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Tribute to a fallen friend at St. Anthony’s Triathlon

Amy Adcock, who died on Jan. 30 from cancer, rarely missed her hometown race. Now a trio of friends will compete for her this weekend.
Northeast High graduate Amy Adcock was never one to miss the St. Anthony's Triathlon. (St. Anthony's Triathlon, 2017)
Published Apr. 26
Updated Apr. 27

Amy Adcock always competed in the St. Anthony’s Triathlon.

College. Work. Injuries. Nothing stopped the Northeast High graduate (class of 1987) from traveling to St. Petersburg for the race.

Until last year.

Chemotherapy for uterine cancer left Adcock too weak to participate. It marked just the second time she missed the St. Anthony’s Triathlon in 34 years.

Still, Adcock trained when she had the strength.

Once the final radiation treatment ended last fall, Adcock focused on racing here again.

She met workout buddies to bike, swim and run. They all marveled at her recovery.

Months later, everything changed. In December, doctors discovered a recurrence of cancer.

This time it had spread to her liver — fast.

Adcock died Jan. 30 in Virginia. She was 49 years old.

Friends filled the hospital room to be with Adcock at the end. Others reached out from all over the country — and the world.

Among those by her side were Steve Ahern and Abby Ruscetta, training partners with Adcock for more than a decade in Virginia.

As a tribute, the two decided to finish the one goal Adcock could not complete.

On Sunday, they are entering the St. Anthony’s Triathlon. So is Mike Piet, another member of the workout group who could not be with Adcock in those final days.

“I felt like this is what Amy would want,” Ahern said.

Adcock loved sports, especially swimming. Her classmates voted her most athletic. She went on to become a walk-on swimmer at the University of North Carolina.

Amy Adcock and Mike Piet at the Age Group National Championships in Burlington, VT. (Courtesy of Mike Piet)

Academics were important, too. After UNC, Adcock studied at the University of Oxford.

Work as a television producer followed, first at WTVT-Ch. 13 in Tampa and later at a FOX affiliate in Boston.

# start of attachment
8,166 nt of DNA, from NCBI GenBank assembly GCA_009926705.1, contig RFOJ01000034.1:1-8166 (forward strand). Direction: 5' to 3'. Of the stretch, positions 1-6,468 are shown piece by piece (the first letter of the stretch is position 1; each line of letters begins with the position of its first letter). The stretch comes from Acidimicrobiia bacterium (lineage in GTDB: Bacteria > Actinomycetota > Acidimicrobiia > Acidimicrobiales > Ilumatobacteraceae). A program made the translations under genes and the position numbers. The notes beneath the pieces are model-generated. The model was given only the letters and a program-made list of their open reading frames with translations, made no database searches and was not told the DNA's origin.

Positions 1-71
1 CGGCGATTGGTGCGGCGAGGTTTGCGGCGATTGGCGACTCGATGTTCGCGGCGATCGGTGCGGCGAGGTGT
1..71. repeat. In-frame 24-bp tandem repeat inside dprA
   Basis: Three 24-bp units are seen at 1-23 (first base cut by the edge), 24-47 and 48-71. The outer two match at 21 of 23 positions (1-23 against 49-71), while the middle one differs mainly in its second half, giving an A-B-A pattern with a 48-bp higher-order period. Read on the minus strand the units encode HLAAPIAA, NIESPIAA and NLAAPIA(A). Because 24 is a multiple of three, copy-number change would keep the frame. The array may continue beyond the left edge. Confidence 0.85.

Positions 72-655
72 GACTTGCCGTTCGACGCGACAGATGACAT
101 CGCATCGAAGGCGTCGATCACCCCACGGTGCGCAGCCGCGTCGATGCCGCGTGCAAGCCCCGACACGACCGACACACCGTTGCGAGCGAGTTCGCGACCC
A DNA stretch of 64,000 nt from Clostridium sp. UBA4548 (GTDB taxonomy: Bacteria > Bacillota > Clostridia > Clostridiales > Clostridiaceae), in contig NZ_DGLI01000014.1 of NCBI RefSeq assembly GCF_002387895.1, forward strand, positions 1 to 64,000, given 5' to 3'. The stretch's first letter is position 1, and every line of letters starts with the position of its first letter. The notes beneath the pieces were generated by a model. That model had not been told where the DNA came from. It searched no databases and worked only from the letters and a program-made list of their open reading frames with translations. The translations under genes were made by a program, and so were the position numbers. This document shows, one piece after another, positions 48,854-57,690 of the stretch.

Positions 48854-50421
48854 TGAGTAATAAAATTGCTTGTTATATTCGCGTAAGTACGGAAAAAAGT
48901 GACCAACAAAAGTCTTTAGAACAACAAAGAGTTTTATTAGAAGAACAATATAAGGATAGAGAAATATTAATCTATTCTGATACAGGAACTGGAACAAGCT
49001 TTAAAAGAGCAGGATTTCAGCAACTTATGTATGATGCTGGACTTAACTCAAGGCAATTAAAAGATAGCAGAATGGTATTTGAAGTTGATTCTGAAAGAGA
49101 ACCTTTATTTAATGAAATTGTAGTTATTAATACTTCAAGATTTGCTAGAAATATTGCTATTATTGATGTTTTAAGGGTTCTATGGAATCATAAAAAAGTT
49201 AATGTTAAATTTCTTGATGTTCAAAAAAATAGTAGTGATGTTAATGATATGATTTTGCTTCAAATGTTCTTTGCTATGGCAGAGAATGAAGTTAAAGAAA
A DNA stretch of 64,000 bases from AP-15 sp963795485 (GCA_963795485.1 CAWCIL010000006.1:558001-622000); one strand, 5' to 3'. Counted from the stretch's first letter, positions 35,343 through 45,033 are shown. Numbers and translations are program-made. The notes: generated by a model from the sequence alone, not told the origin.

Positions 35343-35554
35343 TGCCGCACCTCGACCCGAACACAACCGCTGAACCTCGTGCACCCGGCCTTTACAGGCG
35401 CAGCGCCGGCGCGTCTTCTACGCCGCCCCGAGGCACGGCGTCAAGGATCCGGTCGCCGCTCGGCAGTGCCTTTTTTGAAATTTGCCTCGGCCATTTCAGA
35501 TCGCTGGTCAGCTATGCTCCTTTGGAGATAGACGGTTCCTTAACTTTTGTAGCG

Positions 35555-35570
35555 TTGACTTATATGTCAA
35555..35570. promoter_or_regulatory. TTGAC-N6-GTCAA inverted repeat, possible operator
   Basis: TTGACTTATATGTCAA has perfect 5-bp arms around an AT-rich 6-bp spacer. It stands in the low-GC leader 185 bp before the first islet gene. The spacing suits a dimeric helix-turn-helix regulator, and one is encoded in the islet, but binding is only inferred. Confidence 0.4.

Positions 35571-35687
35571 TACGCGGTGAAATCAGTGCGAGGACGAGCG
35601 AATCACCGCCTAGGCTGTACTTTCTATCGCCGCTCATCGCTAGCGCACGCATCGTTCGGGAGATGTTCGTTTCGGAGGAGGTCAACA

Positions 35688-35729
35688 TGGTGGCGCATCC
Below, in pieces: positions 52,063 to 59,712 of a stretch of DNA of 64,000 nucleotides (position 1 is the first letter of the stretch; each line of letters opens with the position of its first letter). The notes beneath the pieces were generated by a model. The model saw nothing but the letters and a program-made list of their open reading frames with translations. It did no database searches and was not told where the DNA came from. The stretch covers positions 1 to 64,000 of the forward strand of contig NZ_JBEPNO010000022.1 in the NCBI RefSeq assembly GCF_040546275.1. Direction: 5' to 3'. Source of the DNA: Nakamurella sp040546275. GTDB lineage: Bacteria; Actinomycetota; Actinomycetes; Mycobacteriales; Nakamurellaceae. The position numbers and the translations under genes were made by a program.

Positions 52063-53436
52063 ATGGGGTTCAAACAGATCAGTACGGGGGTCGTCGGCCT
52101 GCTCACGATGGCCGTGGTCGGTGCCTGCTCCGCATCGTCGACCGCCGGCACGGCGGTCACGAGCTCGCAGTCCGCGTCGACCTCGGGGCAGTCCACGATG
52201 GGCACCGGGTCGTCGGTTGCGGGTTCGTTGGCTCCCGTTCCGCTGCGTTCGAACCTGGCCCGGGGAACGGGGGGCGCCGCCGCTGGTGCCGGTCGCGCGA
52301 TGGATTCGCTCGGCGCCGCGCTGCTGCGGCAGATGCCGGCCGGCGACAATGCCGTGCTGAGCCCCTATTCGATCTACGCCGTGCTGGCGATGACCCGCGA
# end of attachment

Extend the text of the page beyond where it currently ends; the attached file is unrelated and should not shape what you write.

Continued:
Adcock’s career path changed after 9/11. She became an FBI agent in counterterrorism.

Through it all, Adcock continued to make the St. Anthony’s Triathlon a priority among her athletic endeavors. That race defined her. At 15, she became the youngest competitor ever entered.

To prepare, Adcock joined biking, running and swimming groups. That is how she met the three racing in her honor this weekend.

Ahern, Piet and Ruscetta all have government or military backgrounds. The friends bonded through sweat. They talked about work, about life.

“These are all some of my favorite people in the world,” Ahern said. “It can be somewhat therapeutic, running and talking and having each other’s company.”

Some of those discussions involve tragedy.

Their training group keeps getting smaller. Adcock is the third woman to die from cancer or illness in the past year.

Even the trio has scattered. They all live in different states now.

Sunday’s race will be a reunion of sorts.

“We’re all happy to see each other again,” Piet said. “We just wish it was under different circumstances.”

Ahern and Piet are making their St. Anthony’s Triathlon debuts. Ruscetta competed in the event twice before. Last month, she came to St. Petersburg for Adcock’s celebration of life. The ceremony was held near the Vinoy Yacht Basin, where Adcock annually plunged into the water to start the race.

To make it even more meaningful, Ruscetta plans to use Adcock’s blue road bike during the cycling portion.

Ahern also made T-shirts that read: “Keep Fighting — Amy A. St. Anthony’s Tri April ’19.”

“I know Amy will be smiling,” Ruscetta said. “She’ll be happy.”

None of the three are in peak triathlon shape. Where they place in their age group hardly matters.

“This is not for us,” Ruscetta said. “This is for Amy. It’s more about just finishing and completing this journey together for an amazing women who left quite a legacy.”

St. Anthony’s Triathlon

When/where: Sunday; North Shore and Vinoy Parks, St. Petersburg

Olympic distance race: 1.5K swim, 40K bike, 10K run; first wave starts at 6:50 a.m.

Sprint race: 750-meter swim, 20K bike, 5K run; 8:35 start

Notable: Sports and fitness expo at Vinoy Park runs from 7a.m.-3 p.m. Sunday.

Meek & Mighty

When/where: Saturday; North Shore Pool, St. Petersburg

Competition: A shorter distance race for youths ages 7-14 and novice adults; 7:30 a.m. start time

Notable: Sports and fitness expo at Vinoy Park runs from 9 a.m.-6 p.m. Saturday.

Registration

Individual sprint-distance and sprint relay races for the triathlon are sold out. On-site registration is available for Olympic-distance and Meek & Mighty triathlons.

Contact Bob Putnam at bputnam@tampabay.com. Follow @BobbyHomeTeam.

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